Quinoa's Nutritional Punch
Quinoa is showing up everywhere these days – on restaurant menus, at your natural grocery store, at Costco or Trader Joe’s, or on the dinner table at your favorite foodie’s latest dinner party.
What makes this super food suddenly so popular?
It’s healthy, high in protein, gluten-free and extremely versatile. Quinoa can be a part of every meal, from breakfast to dessert to everything in between.
Quinoa (pronounced keh-NO-ah or, sometimes, KEEN-wah) has been around since ancient times in Peru and is sometimes referred to as “the gold of the Incas” because of the power Incans believed it gave to their warriors.
While it resembles a grain, it is actually a seed and is closely related to spinach, chard and beets. It can be used much like rice, but it has a higher protein content.
Quinoa is considered a complete protein because it contains all eight essential amino acids. One cup of cooked quinoa contains 9 grams of protein – that’s more protein than an egg!
Complete proteins are rare among plants, making quinoa an especially good source of plant protein for vegans.
Health benefits of quinoa
In addition to being a good source of protein, experts tout quinoa’s many health benefits:
It’s gluten-free. Quinoa is naturally gluten-free, making it a good choice to replace traditional grain products for those who must avoid wheat and gluten. Cooked and served hot, it’s a great alternative to oatmeal, and quinoa flour can be used in baking.
It lowers diabetes risk. Quinoa and other whole grains contain magnesium, which helps the body use insulin, reducing the risk of type 2 diabetes. Plus, it’s a complex carbohydrate high in fiber with a low glycemic index, so it digests slowly and keeps you full longer.
It’s good for your heart. Eating whole grains, like quinoa, has been shown to reduce the risk of high blood pressure and heart attack.
- A study found that men who ate a bowl of whole (not refined) grains each morning lowered their heart disease risk by 29%.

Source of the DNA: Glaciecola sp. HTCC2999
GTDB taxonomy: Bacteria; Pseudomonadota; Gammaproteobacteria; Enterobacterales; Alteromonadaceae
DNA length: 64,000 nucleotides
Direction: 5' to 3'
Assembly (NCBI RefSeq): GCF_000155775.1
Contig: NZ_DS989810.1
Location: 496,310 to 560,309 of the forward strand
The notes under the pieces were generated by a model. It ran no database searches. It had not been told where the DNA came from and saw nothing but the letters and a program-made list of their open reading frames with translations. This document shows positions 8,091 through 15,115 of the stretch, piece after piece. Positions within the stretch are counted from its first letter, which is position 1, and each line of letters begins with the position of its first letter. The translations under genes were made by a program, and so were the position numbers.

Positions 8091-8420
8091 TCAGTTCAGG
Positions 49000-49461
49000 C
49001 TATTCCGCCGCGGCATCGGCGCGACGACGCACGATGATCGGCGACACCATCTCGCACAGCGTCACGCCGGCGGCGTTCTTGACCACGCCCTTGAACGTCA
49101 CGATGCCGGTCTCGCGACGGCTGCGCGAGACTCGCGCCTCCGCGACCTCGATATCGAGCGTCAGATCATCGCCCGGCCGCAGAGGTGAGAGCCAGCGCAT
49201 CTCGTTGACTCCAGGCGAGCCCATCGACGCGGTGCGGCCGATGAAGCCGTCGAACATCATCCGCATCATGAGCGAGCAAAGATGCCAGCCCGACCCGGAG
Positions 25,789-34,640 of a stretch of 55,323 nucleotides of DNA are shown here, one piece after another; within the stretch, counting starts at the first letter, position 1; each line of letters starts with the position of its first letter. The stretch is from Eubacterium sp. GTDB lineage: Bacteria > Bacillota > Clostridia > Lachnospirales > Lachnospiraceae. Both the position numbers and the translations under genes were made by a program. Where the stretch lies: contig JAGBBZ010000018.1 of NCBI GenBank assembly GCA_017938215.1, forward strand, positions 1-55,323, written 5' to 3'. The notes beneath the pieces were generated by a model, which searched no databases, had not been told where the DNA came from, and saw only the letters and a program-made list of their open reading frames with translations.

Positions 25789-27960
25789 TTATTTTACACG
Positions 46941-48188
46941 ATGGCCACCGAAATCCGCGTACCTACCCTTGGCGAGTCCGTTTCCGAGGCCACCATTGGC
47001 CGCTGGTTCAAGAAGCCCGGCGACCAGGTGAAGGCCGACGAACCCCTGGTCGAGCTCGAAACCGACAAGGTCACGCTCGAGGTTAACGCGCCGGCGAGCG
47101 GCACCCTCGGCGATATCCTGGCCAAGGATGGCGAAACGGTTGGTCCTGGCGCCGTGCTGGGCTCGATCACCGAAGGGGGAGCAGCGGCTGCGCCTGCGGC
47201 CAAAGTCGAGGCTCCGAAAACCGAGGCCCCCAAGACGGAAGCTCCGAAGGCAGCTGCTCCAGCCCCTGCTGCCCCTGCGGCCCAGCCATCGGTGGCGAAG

- Quinoa’s magnesium helps relax blood vessels, which may help ease a number of conditions, from hypertension to migraines, according to whfoods.com.
- A study found that post-menopausal women who ate at least six servings of whole grains each week lessened the narrowing of their arteries and slowed the development of arterial plaque.
It may cut your cancer risk. The antioxidants contained in quinoa, in addition to its fiber content, may help reduce the risk of colon cancer, breast cancer, and other diseases.
It helps in healing. Quinoa is high in the amino acid lysine, which is important for tissue growth and repair.
It’s a nutrient powerhouse. One cup of cooked quinoa provides 30% of your daily magnesium, 18% of your copper, 58% of your manganese, and 15% of your iron, among other nutrients.
It benefits your brain. One cup of cooked quinoa provides 15% of your RDA of iron to help deliver oxygen to the blood plus vitamin B to help maintain brain volume.
It can help prevent gallstones. Eating foods high in insoluble fiber, such as quinoa, helps food move through the intestines and reduces the secretion of excess bile acids.
Ways to use quinoa
Quinoa is easy to incorporate in place of other grain products when you cook.
Substitute quinoa for couscous in tabouleh or other salads or for rice with your stir fry or curry.
Cook quinoa as you would rice or barley, for about 15 minutes once it boils, or until you can see a white thread start to separate from the grains.
Uncooked quinoa can be ground to make a high-protein, gluten-free flour.
While the quinoa you’ll usually find at your market is an off-white color, quinoa comes in a rainbow of colors – red, black, purple, green, yellow – making it a fun way to dress up a recipe.
The quinoa you find in your market has probably already been washed, but make sure to rinse it well, because quinoa grows with a bitter protective coating.
Baked Quinoa with Spinach and Cheese
Zucchini Quinoa Bread